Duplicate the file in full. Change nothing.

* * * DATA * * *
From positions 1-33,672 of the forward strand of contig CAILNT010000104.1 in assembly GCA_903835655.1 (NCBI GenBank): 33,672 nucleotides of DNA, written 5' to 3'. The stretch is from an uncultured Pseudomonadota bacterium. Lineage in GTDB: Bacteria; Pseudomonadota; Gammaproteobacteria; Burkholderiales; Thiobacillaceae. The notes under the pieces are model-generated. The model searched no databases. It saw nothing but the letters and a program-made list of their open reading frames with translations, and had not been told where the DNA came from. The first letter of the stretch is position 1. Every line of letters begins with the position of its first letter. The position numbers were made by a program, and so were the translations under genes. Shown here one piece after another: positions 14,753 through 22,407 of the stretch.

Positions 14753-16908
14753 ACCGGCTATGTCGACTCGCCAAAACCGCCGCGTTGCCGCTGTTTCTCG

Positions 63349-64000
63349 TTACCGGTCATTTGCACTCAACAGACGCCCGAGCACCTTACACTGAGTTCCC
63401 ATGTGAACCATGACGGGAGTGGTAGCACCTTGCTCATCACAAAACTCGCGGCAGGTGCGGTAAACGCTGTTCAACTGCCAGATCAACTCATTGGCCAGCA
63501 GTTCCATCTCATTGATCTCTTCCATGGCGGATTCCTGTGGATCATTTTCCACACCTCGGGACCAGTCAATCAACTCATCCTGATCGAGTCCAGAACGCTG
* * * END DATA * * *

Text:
From positions 1-33,672 of the forward strand of contig CAILNT010000104.1 in assembly GCA_903835655.1 (NCBI GenBank): 33,672 nucleotides of DNA, written 5' to 3'. The stretch is from an uncultured Pseudomonadota bacterium. Lineage in GTDB: Bacteria; Pseudomonadota; Gammaproteobacteria; Burkholderiales; Thiobacillaceae. The notes under the pieces are model-generated. The model searched no databases. It saw nothing but the letters and a program-made list of their open reading frames with translations, and had not been told where the DNA came from. The first letter of the stretch is position 1. Every line of letters begins with the position of its first letter. The position numbers were made by a program, and so were the translations under genes. Shown here one piece after another: positions 14,753 through 22,407 of the stretch.

Positions 14753-16908
14753 ACCGGCTATGTCGACTCGCCAAAACCGCCGCGTTGCCGCTGTTTCTCG

Positions 63349-64000
63349 TTACCGGTCATTTGCACTCAACAGACGCCCGAGCACCTTACACTGAGTTCCC
63401 ATGTGAACCATGACGGGAGTGGTAGCACCTTGCTCATCACAAAACTCGCGGCAGGTGCGGTAAACGCTGTTCAACTGCCAGATCAACTCATTGGCCAGCA
63501 GTTCCATCTCATTGATCTCTTCCATGGCGGATTCCTGTGGATCATTTTCCACACCTCGGGACCAGTCAATCAACTCATCCTGATCGAGTCCAGAACGCTG